SPECIAL TEAMS: C+

The Commodores made some big plays on special teams. They gave themselves a chance to beat Georgia with the late blocked punt, and Andre Hal returned a kickoff 96 yards for a touchdown earlier in that game. But they also made just 7 of 13 field-goal attempts, missing two in the 27-21 overtime loss to Tennessee, and had a costly running-into-the-kicker penalty go against them in that loss to the Vols, too. They were fourth in the league in both net punting and kickoff coverage. Richard Kent averaged 42.5 yards per punt.

COACHING: B

Some might look at this grade and think it’s a bit high for a team that went 6-6 in the regular season. But how many times have the Commodores won six games in the regular season, and how many times have they played in a bowl game? In his first season, James Franklin came in and completely changed the culture at Vanderbilt. He also brought an edge to the program that should serve it well for years to come. It wasn’t just Franklin, either. His staff is excellent. Look at the job offensive coordinator John Donovan did with a unit that ranked 112th nationally in scoring offense last season. The same goes for offensive line coach Herb Hand, who was the only holdover from the previous staff. Defensive coordinator Bob Shoop is one of the brightest defensive minds out there. It’s a staff that wasn’t shy about trying new things, either, and they obviously pressed all the right buttons with this team – only the fifth in school history to play in a bowl game.

Lunchtime links

August, 23, 2011
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We're bouncing around the league to find out what teams are up to as classes get underway.
We're pulling double-duty with the kickers today. Instead of ranking 10 place-kickers and 10 punters, we're doing the top five for each position.

These aren't the workout warriors that grab all of the headlines, but try to find a team that would go through a season without using them. Last season, 15 games involving SEC teams were determined by three points or fewer.

Here are our top five place-kickers:

[+] EnlargeBlair Walsh
Dale Zanine/US PresswireBlair Walsh already has missed five field goals this season, the same amount he missed across his sophomore and junior seasons combined.
1. Blair Walsh, Georgia, Sr.: Walsh was very reliable for the Bulldogs last season, making 20 of 23 (87 percent) field goals. For his career, he’s hit 55 of 68 kicks in his career, including 22-of-29 from 40 yards and beyond. He has missed just two kicks within 30 yards in his career.

2. Zach Hocker, Arkansas, So.: He was only a freshman last season, but Hocker nailed 16 of 19 field goals, with seven from 40 yards or better. With the high-powered offense the Razorbacks have, Hocker will get plenty of opportunities again. Now that he’s gone through a year of learning in the SEC, he should be even better, which is scary.

3. Bryson Rose, Ole Miss, Jr.: Rose returns with the highest kicking percent in the league after connecting on 16 of 18 (89 percent) field goals in 2010. He only attempted two kicks from 40 or more yards last year, but he hit both and might see more long attempts this season if the offense is slow out of the gate.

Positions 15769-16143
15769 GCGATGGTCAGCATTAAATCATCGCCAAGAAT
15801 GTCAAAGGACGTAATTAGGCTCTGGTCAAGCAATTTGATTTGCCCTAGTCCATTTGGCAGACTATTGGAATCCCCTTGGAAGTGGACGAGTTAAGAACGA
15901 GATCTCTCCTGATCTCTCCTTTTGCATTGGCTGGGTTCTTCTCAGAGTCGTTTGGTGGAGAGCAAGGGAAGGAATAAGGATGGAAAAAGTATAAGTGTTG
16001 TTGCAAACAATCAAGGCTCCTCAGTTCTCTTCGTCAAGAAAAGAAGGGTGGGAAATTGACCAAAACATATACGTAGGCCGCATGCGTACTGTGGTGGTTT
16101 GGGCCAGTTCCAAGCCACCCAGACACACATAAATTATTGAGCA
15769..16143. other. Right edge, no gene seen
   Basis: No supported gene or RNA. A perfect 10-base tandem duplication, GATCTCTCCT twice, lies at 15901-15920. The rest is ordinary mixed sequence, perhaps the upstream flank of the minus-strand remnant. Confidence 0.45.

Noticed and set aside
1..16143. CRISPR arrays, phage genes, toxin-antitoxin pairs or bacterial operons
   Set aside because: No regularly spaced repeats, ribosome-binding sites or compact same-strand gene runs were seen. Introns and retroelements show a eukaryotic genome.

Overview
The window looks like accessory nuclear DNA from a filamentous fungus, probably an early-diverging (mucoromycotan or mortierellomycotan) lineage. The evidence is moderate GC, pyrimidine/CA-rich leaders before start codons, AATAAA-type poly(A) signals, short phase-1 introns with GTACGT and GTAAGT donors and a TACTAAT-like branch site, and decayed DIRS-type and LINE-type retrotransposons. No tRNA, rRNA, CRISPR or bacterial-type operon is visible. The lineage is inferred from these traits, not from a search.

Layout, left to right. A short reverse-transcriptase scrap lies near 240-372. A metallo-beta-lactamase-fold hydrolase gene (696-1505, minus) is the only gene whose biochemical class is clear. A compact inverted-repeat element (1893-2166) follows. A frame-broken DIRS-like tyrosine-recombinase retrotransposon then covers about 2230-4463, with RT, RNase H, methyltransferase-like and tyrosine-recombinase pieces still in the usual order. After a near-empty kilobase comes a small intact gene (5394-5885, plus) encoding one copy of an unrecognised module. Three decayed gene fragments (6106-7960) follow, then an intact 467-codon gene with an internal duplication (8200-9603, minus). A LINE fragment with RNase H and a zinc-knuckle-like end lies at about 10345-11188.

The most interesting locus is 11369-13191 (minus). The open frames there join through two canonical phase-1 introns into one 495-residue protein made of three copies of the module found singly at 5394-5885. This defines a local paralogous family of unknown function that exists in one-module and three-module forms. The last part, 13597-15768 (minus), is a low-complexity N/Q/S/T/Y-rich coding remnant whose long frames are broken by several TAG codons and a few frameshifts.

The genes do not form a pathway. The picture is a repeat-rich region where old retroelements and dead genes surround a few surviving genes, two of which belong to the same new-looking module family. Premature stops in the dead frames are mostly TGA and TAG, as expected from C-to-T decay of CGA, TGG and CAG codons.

4. Derek DePasquale, Mississippi State, Sr.: He shared time with Sean Brauchle last season, but was still 10-of-12 kicking with a long of 43 yards. The Bulldogs’ offense should get him more attempts this season and the coaches were pleased with his range this spring.

5. Jeremy Shelley, Alabama, Jr.: Shelley was used for kicks within 40 yards, while Cade Foster dealt with the long ball. The two should be utilized the same way this fall, but Shelley will again get more attempts to score points. He was 12-of-16 in 2010.

Here are our top five punters:

1. Tyler Campbell, Ole Miss, Jr.: Campbell led the nation with a punting average of 46.4 yards per kick in 2010. He had 19 punts of more than 50 yards and five were launched 60 or more yards. Campbell is the ultimate field-position changer.

2. Drew Butler, Georgia, Sr.: Butler completes the dynamic kicking duo in Athens. He ranked fourth in the league, averaging 44.5 yards per punt last season. Nineteen of his 50 punts landed inside the 20-yard line.

3. Dylan Breeding, Arkansas, Jr.: Breeding will help out Arkansas’ defense with his extremely strong leg. He pinned 18 punts inside the 20 a year ago and averaged 42.5 yards per kick, which the coaches expect to increase after a solid spring.

4. Ryan Tydlacka, Kentucky, Sr.: He’s been a kicker of all trades during his time at Kentucky. He started as a pooch punter, kicked a few field goals and has now been a two-year starter at punter. He averaged 43.8 yards per punt in 2010 with a net average of 35.3 yards.

5. Richard Kent, Vanderbilt, Jr.: It’s hard to believe he still has a leg after the year he had in 2010. Kent kicked a nation-leading 84 punts last season and had 27 downed inside the 20. He only had a 41.8 yard-per-kick average, but that’s to be expected with all those kicks.
We’re finally at the end of our position rankings and we’ll finish up with special teams. This group does a lot more than people think and teams are starting to put their best athletes out here.

Kickers and punters don’t get a lot of respect in the athletic department, but they are crucial assets to teams.

Let’s see how the SEC special-teams units stack up:

1. Georgia: It would be hard to find another special-teams unit better than the one in Athens. The Bulldogs return the dependable Blair Walsh at kicker, who nailed 20 field goals on 23 attempts (87 percent). Punter Drew Butler averaged 44.5 yards on 50 punts, with 19 landing inside the 20-yard line. Georgia also has a talented returning duo in Brandon Boykin and Branden Smith. Boykin is the school’s all-time leader in kick return yards and averaged 24.3 yards per return with a touchdown in 2010. Smith only returned 10 punts last year, but is dynamic in space.

[+] EnlargeJoe Adams
Paul Abell/US PresswireJoe Adams was fifth in the nation in punt returns last season, averaging 15.6 yards per return.